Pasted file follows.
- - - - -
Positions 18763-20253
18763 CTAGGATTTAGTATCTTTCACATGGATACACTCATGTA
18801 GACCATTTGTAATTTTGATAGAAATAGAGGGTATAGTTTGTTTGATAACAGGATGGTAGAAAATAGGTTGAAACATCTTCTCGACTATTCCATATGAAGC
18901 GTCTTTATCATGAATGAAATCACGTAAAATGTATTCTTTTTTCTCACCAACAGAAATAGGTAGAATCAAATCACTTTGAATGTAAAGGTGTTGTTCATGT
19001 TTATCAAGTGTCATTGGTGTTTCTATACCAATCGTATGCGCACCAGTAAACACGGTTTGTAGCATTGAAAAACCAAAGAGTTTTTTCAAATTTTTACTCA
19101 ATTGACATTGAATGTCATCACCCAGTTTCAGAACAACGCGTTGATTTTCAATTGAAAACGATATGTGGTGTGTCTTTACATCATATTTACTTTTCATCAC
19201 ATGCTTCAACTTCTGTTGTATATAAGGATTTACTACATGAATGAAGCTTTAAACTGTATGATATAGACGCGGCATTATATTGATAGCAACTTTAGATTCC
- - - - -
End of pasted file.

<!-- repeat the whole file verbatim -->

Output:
Positions 18763-20253
18763 CTAGGATTTAGTATCTTTCACATGGATACACTCATGTA
18801 GACCATTTGTAATTTTGATAGAAATAGAGGGTATAGTTTGTTTGATAACAGGATGGTAGAAAATAGGTTGAAACATCTTCTCGACTATTCCATATGAAGC
18901 GTCTTTATCATGAATGAAATCACGTAAAATGTATTCTTTTTTCTCACCAACAGAAATAGGTAGAATCAAATCACTTTGAATGTAAAGGTGTTGTTCATGT
19001 TTATCAAGTGTCATTGGTGTTTCTATACCAATCGTATGCGCACCAGTAAACACGGTTTGTAGCATTGAAAAACCAAAGAGTTTTTTCAAATTTTTACTCA
19101 ATTGACATTGAATGTCATCACCCAGTTTCAGAACAACGCGTTGATTTTCAATTGAAAACGATATGTGGTGTGTCTTTACATCATATTTACTTTTCATCAC
19201 ATGCTTCAACTTCTGTTGTATATAAGGATTTACTACATGAATGAAGCTTTAAACTGTATGATATAGACGCGGCATTATATTGATAGCAACTTTAGATTCC